Long-term renting solutions if your are married or in a civil partnership

If you are married or in a civil partnership and are trying to sort out the long-term rights you have to your rented home, there is a range of solutions open to you, even if you’re not an occupation contract-holder yourself.

If you rent from a community landlord, your options will depend on whose name is on the occupation contract, and on whether you are divorcing or dissolving your civil partnership or not.

I am the sole contract-holder

If you are the sole contract-holder then you have the right to stay in the home. However, your spouse or civil partner could try to establish rights to the property as well. In most cases, if you leave the home, your occupation contract will end.

If you and your partner decide that the person who is not the contract-holder should stay in the home, then in some cases the contract can be assigned. This means the contract is transferred into their name. If you want to consider this, speak to your landlord. If they do not agree, get help. It may be possible for a court to use family law to transfer the occupation contract (see below).

If you want to end the contract, you can give notice to your landlord. The notice must be valid, To find out how to give notice correctly, see our advice about ending an occupation contract.

The courts sometimes have the power to transfer an occupation contract from the sole contract-holder to the non-contract-holder. In some cases, the court will order compensation to be paid to the partner who leaves the home if they consider that person has lost out financially because of the transfer. Occupationcontracts can only be transferred to the non-contract-holder through the court if:

  • you and your partner divorce or dissolve your civil partnership, or
  • for the good of any children you might have.

You will need advice from a family law solicitor about making an application to court for a transfer of occupation contract.

I am a joint contract-holder

If you are a joint contract-holder then you have the right to stay in your home. The other joint contract-holder has the same rights as you to stay in the home.

If you and your partner can agree who should stay in the home, then one contract-holder may be able to assign the contract to the other. Most occupation contracts can only be assigned if it says so in your written contract – check this, or get help.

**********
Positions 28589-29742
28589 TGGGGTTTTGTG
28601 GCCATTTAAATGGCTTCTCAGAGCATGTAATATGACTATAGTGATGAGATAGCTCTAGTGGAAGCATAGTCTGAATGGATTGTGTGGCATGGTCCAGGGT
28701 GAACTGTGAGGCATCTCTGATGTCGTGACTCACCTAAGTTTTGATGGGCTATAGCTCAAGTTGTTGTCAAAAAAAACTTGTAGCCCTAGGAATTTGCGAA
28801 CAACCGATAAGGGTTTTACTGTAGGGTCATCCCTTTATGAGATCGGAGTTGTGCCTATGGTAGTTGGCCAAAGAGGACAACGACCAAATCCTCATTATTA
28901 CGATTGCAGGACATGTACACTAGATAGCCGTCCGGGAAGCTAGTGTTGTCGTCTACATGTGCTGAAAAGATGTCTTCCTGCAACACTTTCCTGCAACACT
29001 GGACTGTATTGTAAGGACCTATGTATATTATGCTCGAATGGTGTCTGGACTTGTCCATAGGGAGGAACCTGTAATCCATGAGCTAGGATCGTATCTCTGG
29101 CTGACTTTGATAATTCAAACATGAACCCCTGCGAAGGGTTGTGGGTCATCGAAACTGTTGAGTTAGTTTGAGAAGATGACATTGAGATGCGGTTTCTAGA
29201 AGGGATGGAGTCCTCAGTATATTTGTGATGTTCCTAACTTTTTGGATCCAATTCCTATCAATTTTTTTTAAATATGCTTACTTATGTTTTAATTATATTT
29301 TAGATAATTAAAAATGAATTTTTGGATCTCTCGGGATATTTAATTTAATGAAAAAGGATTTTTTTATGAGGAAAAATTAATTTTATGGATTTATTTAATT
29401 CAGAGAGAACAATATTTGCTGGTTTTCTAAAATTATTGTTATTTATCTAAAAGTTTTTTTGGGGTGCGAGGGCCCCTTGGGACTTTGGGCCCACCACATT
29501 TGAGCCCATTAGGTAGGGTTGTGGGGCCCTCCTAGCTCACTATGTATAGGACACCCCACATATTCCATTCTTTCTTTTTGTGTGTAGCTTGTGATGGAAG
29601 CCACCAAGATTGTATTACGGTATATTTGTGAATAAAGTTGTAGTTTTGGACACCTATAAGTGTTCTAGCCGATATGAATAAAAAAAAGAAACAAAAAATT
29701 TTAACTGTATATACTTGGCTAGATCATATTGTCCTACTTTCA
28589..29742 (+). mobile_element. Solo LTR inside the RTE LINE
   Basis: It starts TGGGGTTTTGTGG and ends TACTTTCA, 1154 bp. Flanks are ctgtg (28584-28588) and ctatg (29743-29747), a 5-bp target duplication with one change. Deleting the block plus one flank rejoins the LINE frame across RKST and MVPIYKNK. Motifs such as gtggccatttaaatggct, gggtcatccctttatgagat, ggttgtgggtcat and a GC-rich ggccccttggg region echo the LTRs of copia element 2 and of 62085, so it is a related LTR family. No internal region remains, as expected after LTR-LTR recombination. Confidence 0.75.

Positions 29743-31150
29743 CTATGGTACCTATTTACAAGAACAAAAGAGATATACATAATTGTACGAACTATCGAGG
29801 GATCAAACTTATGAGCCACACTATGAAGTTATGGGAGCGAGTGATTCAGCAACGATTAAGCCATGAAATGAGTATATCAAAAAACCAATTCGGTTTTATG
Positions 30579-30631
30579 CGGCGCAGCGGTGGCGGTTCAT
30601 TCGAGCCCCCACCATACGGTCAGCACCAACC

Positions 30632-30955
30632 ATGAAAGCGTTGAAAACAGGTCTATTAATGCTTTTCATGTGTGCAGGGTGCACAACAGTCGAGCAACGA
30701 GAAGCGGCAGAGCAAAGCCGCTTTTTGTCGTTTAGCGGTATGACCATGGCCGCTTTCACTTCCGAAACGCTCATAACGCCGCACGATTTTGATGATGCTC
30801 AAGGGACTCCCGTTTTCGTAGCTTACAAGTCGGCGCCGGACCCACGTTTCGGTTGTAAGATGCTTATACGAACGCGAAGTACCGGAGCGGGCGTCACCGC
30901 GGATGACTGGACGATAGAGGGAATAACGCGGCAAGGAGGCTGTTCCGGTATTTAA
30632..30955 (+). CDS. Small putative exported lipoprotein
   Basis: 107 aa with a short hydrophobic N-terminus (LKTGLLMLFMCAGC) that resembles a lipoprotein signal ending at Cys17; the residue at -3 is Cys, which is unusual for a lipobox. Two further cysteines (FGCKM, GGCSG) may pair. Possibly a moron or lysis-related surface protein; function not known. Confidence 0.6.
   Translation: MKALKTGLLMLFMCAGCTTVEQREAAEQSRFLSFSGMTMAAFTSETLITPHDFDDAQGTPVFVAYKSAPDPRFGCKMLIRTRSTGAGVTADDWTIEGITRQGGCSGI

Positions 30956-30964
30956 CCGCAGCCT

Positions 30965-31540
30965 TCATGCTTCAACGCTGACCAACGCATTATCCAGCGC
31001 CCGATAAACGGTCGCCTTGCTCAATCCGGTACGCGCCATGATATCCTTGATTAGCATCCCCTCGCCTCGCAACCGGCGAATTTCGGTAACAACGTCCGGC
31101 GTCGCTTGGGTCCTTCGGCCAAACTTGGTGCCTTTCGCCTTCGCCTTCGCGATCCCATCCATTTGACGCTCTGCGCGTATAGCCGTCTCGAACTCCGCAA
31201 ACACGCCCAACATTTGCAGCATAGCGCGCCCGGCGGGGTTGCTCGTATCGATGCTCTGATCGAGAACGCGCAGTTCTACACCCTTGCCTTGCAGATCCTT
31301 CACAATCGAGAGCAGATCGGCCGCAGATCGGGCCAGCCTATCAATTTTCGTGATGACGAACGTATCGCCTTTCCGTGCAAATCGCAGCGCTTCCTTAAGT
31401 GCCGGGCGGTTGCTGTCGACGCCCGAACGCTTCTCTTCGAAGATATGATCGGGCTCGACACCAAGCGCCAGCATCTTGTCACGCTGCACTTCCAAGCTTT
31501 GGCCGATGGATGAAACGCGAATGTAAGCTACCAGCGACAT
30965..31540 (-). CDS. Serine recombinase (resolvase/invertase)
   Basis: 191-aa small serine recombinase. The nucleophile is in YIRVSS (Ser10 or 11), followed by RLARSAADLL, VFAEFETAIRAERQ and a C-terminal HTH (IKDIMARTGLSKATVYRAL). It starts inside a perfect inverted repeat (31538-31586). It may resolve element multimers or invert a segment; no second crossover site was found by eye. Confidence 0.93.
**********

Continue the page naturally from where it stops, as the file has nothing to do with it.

I am divorcing/dissolving my civil partnership

If you are married or in a civil partnership, a decision on the long-term rights you have to your home can be made as part of divorce/dissolution proceedings. You should get advice from a family law solicitor about your options.

I am not divorcing/dissolving my civil partnership

If you’re not planning to divorce or dissolve your civil partnership, you will have fewer legal remedies open to you. This is because the courts have more power under matrimonial and family law (eg if you’re divorcing or dissolving your partnership) than they do under housing law.

If you can agree who stays in the property, it could be transferred into the name of the person who is staying in the property.  The right to transfer the contract to a spouse or civil partner is a fundamental term of all secure contracts . If you have a standard contract, check the terms of the contract to see if it can be transferred. If your contract says that it can be transferred with the landlord’s consent, the landlord can only refuse if there is a good reason.

If your contract doesn’t give you the right to transfer, the landlord might be willing to accept a ‘surrender’ of the existing contract and offer a new contract to the person staying. If the landlord agrees to this, make sure that you get this agreement in writing before agreeing to a surrender. Get help if you are unsure.